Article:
The concept of cloud computing is an easy sell at most enterprises. After all, what's not to like? Massive scalability, dynamic load balancing and high utilization across existing infrastructure are all hallmarks of modern clouds.
But the devil, as they say, is in the details. One of the first crossroads on the way to the cloud is whether to go public or convert existing internal infrastructure into a cloud. Many experts argue that private clouds are not very cost effective because the enterprise remains trapped within its own resource confines and the cost of maintaining and monitoring that infrastructure is theirs to bear alone.
Upon closer examination, however, it turns out that the private cloud does bring some unique advantages to enterprise data environments, provided your legacy infrastructure is large enough to support one.
One of the primary attributes of the private cloud, of course, is the comfort that comes from keeping within your own infrastructure. As business2community.com's Dawn Altnam notes, entrusting data to third-party providers also means giving up control. Even though public services have been shown to be no more or less susceptible to data theft or loss of availability, there is a big difference between actively working to get your own data back on-line versus leaning on someone else to do it for you. As well, private clouds can be customized to suit an organization's unique data requirements, unlike a generic public cloud service.
The private cloud also helps alleviate a key problem that arises from the widespread use of public services: rogue infrastructure. As Wired's Bart Copeland points out, knowledge workers are finding it much easier to simply provision new services from the cloud rather than wait for IT, which ends up placing substantial amounts of data outside the enterprise with little or no oversight. But if employees had access to platform-as-a-service environments from a private cloud, the provisioning process would be greatly simplified, giving workers what they want when they want it without pushing data past the firewall.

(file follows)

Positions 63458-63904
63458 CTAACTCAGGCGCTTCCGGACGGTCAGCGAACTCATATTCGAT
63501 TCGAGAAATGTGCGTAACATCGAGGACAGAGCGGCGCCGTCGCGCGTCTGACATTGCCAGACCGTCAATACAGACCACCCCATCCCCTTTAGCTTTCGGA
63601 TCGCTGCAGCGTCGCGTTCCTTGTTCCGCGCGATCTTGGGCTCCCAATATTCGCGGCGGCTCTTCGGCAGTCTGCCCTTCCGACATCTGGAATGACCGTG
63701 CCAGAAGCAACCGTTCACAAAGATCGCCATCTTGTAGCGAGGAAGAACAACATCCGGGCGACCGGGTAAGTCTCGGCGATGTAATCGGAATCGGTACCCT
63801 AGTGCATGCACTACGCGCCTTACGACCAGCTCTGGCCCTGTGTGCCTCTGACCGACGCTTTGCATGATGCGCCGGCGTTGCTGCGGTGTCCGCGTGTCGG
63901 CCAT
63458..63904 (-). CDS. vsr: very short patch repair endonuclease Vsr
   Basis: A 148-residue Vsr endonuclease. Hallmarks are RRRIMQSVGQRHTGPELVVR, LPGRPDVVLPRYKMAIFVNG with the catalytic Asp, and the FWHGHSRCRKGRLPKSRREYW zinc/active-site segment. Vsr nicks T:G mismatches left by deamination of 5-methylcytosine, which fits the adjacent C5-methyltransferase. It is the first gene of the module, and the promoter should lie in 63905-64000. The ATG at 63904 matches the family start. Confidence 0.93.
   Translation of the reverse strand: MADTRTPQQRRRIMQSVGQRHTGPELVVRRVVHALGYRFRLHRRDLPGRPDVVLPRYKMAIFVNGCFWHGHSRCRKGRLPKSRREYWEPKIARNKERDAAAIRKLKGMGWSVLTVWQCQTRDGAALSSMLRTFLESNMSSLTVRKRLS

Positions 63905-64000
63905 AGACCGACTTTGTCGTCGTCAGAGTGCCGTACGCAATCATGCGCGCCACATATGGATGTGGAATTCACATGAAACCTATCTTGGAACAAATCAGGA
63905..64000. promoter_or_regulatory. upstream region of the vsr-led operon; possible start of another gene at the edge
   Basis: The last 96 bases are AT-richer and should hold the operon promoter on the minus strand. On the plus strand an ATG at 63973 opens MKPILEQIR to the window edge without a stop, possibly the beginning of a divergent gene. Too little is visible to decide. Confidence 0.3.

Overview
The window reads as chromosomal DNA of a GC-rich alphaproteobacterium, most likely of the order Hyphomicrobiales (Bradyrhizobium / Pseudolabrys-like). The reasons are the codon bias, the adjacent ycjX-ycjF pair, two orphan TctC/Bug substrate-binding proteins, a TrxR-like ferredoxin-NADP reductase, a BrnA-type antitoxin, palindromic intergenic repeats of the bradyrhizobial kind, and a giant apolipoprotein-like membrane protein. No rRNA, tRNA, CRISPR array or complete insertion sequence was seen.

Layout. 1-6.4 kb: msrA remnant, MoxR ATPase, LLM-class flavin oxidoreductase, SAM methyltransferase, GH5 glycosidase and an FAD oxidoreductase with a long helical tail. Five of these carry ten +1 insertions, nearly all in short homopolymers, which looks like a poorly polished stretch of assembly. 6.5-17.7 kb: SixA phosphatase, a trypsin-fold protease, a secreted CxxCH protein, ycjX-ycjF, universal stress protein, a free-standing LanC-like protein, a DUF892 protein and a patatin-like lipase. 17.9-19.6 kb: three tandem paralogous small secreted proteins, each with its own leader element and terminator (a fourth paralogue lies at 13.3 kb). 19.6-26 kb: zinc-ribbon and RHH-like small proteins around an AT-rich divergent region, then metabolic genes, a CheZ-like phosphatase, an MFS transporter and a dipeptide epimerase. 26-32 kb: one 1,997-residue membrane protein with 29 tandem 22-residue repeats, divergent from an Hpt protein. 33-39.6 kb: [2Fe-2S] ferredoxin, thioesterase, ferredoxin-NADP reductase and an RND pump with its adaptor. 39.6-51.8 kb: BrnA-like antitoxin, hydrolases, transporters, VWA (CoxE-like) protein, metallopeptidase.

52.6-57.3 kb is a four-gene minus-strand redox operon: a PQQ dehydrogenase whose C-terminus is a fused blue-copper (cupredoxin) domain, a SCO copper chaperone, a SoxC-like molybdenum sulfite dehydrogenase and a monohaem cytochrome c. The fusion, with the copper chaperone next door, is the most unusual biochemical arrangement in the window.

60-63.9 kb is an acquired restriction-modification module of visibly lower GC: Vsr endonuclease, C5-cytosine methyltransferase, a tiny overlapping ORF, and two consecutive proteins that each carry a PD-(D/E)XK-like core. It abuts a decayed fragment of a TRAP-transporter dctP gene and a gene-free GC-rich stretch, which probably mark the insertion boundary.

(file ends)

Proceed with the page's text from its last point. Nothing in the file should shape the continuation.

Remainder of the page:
This is all well and good, but how to actually build a private cloud? Enterprises that have long maintained traditional infrastructure may find cloud development a tad complicated, to say the least. Are there certain elements that can help make a private cloud not only functional but optimal? According to Nathan Coutinho of data solutions provider CDW, planning should center around things like advanced IT governance, server virtualization, storage consolidation and infrastructure convergence as a means to provide the foundation for an effective private cloud. Once these are in place, enterprises will find that they can deploy, reconfigure and manage cloud environments much more easily, and with greater flexibility, than is imaginable on legacy infrastructure.
An even better way to look at it is from a solutions perspective — something that channel providers should excel at, according to Embotics' Colin Jack. Rather than thinking "I want to build a cloud," CIOs would do better to envision their data needs over, say, the next decade, and then pursue a strategy that best meets those needs. If those needs include lowering costs, increasing competitive advantage and fostering greater visibility into data environments and usage patterns, then the cloud can certainly help. Once the overall goals have been established, the technical details of building the cloud can be more accurately assessed.
Although I hesitate to use the timeworn phrase "Resistance is Futile," there is truth to the notion that the enterprise needs to embrace the cloud for the sole reason that users are flocking to it so rapidly. Mobility, Big Data and rich media are all placing tremendous strains on legacy infrastructure, and the only ways to respond are to either build more infrastructure or embrace the cloud.
If you choose the latter, the best way to do that is to become more cloud-like yourself.